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“Pasero” detail, Competa, Malaga, September 2007



Málaga is arguably the most important name in our country’s viticultural history as, at one point, it was the most important vineyard area in Andalusia. Located between the snowy mountains of Granada and the Mediterranean, these verdant, slate-covered slopes produce one of the purest Muscats in the world. This variety originated in north Africa, although the eastern Mediterranean also claims paternity. It is a “vid antica”, or ancient vine, and is one of the few, if not the last, which has never been genetically modified. It has an ancient and pronouncedly Mediterranean culture. Of all the classic regions, it was mostly grown in Greece, Italy, Cyprus and France, although Malaga was undoubtedly the most important of all.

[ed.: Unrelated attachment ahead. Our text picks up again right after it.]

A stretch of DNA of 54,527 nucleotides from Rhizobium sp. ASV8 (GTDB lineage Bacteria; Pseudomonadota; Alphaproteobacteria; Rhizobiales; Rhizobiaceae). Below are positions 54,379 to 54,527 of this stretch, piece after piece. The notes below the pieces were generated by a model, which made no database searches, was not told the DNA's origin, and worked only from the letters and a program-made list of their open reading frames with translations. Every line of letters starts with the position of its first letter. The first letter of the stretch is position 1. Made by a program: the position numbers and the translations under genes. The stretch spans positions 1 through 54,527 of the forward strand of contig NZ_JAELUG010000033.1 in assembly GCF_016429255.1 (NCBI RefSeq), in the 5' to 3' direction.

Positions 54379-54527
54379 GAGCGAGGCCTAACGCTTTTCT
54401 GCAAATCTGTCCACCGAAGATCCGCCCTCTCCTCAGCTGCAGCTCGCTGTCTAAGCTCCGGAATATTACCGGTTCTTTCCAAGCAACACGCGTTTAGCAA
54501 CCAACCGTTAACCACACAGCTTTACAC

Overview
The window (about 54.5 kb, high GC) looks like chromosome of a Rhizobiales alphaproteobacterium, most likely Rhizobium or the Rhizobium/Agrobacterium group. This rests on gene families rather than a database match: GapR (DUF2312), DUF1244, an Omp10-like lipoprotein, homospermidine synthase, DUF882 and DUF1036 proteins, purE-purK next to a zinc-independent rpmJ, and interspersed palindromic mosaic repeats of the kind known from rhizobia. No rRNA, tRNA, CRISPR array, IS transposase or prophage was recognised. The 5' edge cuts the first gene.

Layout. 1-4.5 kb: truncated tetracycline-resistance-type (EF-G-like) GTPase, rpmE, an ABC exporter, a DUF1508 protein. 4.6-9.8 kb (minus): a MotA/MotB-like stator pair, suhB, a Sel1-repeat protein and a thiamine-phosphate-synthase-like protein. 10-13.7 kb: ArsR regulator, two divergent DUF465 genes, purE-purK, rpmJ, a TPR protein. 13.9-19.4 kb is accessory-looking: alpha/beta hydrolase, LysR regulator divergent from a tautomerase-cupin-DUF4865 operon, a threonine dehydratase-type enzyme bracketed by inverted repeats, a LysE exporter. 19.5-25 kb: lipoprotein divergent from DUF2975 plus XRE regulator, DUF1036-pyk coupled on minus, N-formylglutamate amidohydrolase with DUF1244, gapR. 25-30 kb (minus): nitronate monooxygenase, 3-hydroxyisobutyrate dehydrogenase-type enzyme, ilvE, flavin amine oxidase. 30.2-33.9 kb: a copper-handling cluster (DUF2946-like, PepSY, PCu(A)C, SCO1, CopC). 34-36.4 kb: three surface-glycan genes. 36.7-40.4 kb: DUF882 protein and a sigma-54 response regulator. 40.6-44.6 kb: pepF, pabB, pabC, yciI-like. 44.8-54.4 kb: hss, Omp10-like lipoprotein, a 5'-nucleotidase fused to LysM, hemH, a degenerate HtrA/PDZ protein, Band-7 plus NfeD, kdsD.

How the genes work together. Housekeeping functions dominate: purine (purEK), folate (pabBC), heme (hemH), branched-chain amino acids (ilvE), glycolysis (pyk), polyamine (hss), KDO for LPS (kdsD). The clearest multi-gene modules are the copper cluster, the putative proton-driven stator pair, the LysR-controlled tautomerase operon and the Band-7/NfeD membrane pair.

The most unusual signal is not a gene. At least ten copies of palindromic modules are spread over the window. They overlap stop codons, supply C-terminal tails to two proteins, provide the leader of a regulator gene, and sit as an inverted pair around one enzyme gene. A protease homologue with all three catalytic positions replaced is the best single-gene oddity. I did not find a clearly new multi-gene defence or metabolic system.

The history and endangered status of this southern Spanish treasure wine are what drove Telmo and Pablo to launch their Malaga project. The idea of recreating this “mountain wine” arose after they had studied it. The famous and precious “mountain” was not a winery or wine maker wine. It was a terroir wine: a hot slate Muscat made from sun-kissed raisins that is something of an oenological challenge. This is the way they understood it, stepping back to let the mountain vineyard speak for itself.


“Paseros” from the winery and vineyards of Competa, September 2007


Laying out grapes on the “paseros”, September 2007


“Capachas”, September 2007


View of vineyards from the winery, Competa, September 2007


“Laboratorio”, September 2007


Bodegas Alimijara, Competa, September 2007


Abandoned “cortijo”, near Competa, September 2007


Press engine, September 2007


Bee Hives, near Competa, September 2007


Cleaning “capachos”, September 2007


“Capachos” and Press, September 2007